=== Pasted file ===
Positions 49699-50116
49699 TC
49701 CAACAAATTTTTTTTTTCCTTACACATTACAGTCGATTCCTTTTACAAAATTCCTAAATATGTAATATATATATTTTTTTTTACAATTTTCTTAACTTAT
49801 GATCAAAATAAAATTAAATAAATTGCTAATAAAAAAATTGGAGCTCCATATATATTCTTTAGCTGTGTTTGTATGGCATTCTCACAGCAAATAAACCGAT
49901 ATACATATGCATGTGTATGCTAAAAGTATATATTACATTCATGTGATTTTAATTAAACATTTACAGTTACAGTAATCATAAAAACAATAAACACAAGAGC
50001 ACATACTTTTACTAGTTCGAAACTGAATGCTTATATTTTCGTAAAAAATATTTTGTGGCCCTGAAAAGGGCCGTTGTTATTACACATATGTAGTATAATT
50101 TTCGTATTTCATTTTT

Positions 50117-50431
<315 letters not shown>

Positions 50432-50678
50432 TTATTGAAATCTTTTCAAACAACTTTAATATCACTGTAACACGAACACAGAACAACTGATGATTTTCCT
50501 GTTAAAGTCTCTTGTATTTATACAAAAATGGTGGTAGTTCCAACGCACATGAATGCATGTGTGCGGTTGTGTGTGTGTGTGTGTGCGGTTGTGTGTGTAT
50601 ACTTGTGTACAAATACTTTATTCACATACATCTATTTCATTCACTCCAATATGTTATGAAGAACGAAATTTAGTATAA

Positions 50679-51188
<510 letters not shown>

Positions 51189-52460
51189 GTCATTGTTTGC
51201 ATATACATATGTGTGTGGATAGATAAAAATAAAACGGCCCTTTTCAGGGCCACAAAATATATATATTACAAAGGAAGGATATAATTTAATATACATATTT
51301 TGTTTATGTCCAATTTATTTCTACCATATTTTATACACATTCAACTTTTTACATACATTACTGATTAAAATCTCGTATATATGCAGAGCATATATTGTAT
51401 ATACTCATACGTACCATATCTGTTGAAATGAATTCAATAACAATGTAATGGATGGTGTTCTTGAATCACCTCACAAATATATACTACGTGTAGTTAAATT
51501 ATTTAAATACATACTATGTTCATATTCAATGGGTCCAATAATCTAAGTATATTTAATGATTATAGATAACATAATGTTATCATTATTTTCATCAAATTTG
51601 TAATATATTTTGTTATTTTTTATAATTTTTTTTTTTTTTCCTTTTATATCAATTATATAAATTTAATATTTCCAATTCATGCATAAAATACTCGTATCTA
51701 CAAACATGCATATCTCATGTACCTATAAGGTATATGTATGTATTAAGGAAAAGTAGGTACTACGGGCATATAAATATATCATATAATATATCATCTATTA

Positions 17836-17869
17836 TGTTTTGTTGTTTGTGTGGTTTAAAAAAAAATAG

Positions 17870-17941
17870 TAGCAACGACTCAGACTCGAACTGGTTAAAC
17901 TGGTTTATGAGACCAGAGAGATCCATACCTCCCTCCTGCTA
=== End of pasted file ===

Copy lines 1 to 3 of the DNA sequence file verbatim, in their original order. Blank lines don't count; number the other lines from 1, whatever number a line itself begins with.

Positions 49699-50116
49699 TC
49701 CAACAAATTTTTTTTTTCCTTACACATTACAGTCGATTCCTTTTACAAAATTCCTAAATATGTAATATATATATTTTTTTTTACAATTTTCTTAACTTAT